Recent Changes to USCIS Immigration Application Process: Streamlining Procedures

USCIS

United States Citizenship and Immigration Services (USCIS) has recently implemented several noteworthy changes to the immigration application process. These changes aim to streamline procedures, enhance efficiency, and adapt to the evolving landscape of immigration. In this blog post, we will delve into three significant changes: the new addresses for filing applications, the removal of the 60-day rule for medical exams, and the end of COVID-19 flexibilities. Let us explore how these changes impact the immigration process and its applicants.

New Addresses for Filing the Application

At the end of March, USCIS updated the addresses for filing certain immigration forms. The new addresses are designed to ensure timely processing and routing of applications to the appropriate USCIS service centers. It is crucial for applicants to be aware of these changes and submit their applications to the correct address: applications and petitions that are not mailed to the appropriate filing location may experience processing delays.

  • Changed the filing location to Tempe, AZ for courier delivery services for FedEx, UPS, and DHL for the USCIS Phoenix lockbox. The filing location remains the same when using the U.S. Postal Service
  • Changed the filing location for applicants and/or petitioners filing certain forms.
    • I-130, Petition for Alien Relative;
    • I-131, Application for Travel Document;
    • I-360, Petition for Amerasian, Widow(er), or Special Immigrant;
    • I-485, Application to Register Permanent Residence or Adjust Status; and
    • I-765, Application for Employment Authorization

Removal of the 60-Day Rule for Medical Exams

In the past, applicants were required to undergo medical examinations within 60 days of filing their immigration applications.
At the end of March, USCIS removed the requirement that civil surgeons sign Form I-693, Report of Immigration Medical Examination and Vaccination Record no more than 60 days before an individual applies for an underlying immigration benefit, including Form I-485, Application to Register Permanent Residence or Adjust Status. USCIS will now be able to accept Form I-693 for adjudicative purposes for up to 2 years after the date the civil surgeon signed the form.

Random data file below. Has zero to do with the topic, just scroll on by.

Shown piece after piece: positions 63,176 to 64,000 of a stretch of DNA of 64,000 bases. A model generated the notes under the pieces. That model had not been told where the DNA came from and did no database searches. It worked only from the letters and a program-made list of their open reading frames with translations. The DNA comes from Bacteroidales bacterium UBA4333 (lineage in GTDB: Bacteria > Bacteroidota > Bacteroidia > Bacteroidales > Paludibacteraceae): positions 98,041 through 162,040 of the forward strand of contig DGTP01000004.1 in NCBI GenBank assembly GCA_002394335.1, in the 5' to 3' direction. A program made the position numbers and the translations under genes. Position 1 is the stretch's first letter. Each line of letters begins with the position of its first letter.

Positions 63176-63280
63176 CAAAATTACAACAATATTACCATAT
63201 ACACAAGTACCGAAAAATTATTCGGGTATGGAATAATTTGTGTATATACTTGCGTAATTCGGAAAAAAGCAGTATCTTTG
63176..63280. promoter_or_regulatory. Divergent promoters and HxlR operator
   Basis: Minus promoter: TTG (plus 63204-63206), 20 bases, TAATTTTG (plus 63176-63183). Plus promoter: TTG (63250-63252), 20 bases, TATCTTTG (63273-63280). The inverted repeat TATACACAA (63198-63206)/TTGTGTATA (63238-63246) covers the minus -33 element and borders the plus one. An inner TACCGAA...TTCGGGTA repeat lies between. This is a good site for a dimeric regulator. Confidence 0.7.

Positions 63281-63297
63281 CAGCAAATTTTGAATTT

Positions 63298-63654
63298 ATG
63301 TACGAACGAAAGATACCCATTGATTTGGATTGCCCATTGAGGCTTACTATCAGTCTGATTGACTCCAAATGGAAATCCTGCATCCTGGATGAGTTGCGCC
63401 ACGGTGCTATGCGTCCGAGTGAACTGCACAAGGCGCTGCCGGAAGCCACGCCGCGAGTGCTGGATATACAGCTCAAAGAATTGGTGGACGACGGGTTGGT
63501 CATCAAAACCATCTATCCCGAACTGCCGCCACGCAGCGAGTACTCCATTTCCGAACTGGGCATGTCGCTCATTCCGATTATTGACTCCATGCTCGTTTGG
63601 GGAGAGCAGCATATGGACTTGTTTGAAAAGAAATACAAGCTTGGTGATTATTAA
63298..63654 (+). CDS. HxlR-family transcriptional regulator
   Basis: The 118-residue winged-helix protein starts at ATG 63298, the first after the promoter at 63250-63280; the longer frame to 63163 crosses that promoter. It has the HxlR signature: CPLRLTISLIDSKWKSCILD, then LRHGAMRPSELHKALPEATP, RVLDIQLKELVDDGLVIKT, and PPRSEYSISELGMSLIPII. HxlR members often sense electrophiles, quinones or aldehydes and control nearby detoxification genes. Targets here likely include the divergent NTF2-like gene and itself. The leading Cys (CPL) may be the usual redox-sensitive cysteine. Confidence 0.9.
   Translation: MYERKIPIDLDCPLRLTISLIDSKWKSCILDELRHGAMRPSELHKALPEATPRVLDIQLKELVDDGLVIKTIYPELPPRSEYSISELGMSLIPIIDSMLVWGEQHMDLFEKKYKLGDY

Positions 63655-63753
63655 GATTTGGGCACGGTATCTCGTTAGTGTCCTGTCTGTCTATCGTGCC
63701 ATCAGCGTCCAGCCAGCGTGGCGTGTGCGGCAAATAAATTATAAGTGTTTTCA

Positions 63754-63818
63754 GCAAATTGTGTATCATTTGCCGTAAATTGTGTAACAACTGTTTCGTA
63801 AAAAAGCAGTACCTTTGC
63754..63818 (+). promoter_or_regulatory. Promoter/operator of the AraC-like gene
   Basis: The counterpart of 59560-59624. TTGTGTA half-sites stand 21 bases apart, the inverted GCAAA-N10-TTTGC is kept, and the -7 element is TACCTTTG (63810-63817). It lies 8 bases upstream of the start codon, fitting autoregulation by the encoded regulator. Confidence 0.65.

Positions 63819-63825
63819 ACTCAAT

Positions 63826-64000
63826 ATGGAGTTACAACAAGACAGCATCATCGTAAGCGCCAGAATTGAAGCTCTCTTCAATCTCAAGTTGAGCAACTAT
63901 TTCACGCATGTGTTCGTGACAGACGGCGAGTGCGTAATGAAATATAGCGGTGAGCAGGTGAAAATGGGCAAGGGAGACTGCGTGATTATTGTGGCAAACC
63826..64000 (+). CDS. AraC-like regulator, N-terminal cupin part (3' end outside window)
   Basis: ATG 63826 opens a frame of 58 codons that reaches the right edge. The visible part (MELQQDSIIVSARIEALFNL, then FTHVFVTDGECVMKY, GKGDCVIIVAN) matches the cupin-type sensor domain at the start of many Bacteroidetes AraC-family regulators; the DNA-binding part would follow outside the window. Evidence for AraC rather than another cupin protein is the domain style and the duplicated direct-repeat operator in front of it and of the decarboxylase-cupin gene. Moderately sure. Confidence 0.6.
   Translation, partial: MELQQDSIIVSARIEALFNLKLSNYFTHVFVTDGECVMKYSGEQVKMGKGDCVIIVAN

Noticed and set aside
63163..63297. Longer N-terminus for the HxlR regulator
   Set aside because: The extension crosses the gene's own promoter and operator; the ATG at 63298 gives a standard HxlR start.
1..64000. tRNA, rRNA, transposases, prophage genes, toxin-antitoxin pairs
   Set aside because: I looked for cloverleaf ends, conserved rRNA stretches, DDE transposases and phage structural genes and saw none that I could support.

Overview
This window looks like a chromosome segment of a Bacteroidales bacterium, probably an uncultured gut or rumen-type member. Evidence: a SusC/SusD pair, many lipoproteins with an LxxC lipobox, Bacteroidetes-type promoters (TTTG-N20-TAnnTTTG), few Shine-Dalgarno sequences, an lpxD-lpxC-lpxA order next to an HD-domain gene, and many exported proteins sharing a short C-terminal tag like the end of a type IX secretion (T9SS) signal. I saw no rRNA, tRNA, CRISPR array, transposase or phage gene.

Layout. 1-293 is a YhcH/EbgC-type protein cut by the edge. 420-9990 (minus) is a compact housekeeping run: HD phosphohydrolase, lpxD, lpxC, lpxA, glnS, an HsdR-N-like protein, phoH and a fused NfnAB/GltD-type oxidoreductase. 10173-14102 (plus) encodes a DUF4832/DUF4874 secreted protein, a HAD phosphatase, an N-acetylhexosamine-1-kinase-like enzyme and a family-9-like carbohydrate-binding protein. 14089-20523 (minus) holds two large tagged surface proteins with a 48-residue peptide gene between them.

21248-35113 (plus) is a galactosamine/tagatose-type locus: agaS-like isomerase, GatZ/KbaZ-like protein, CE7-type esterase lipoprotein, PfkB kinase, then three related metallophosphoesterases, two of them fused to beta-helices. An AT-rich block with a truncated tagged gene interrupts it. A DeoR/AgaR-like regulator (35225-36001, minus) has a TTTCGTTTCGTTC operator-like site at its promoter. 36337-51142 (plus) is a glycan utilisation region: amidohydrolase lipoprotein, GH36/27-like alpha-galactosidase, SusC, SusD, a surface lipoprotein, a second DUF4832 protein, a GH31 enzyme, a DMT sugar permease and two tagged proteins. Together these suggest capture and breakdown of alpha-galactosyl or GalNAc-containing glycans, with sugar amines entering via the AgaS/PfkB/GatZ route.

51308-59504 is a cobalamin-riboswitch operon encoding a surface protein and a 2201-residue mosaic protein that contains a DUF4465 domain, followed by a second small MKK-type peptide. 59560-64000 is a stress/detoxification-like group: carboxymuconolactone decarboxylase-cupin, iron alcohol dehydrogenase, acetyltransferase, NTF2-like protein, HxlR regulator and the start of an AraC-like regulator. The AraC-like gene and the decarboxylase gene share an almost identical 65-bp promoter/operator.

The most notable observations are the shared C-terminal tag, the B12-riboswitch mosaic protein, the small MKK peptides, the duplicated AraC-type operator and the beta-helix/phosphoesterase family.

This change is particularly significant as it provides flexibility to applicants, allowing them to schedule medical exams at their convenience, without the added pressure of adhering to strict timelines. Applicants can now prioritize their medical examinations without rushing through the other aspects of the application process.

End of COVID-19 Flexibilities

The COVID-19 pandemic presented unique challenges for immigration processes worldwide. USCIS implemented various temporary flexibilities to mitigate the impact of the pandemic on applicants. However, as the situation improves and normalcy gradually returns, USCIS has decided to end many of these temporary flexibilities. On March 23rd, USCIS announced that it is finally ending the COVID-19 related flexibilities it had implemented in 2020. Most critically, this means that many immigration forms that were temporarily allowing digital signatures will return to requiring ink signatures on the original. In addition, the grace period allowed to respond to USCIS requests for evidence, notices of intent to deny and other immigration requests have also concluded.

USCIS has reverted to its standard procedures when it comes to interviews, emphasizing the need for in-person interviews as opposed to the remote interviews that were acceptable during the COVID-19 pandemic. However, many cases are being approved without interviews if all the necessary documentation is submitted at filing.

The recent changes implemented by USCIS in the immigration application process reflect their commitment to improving efficiency and adapting to the evolving landscape. It is always important for applicants to stay informed about these changes to navigate the immigration process effectively. As always, follow our newsletter and blog for the latest in immigration news and analysis, and reach out to us if you have any questions about your case!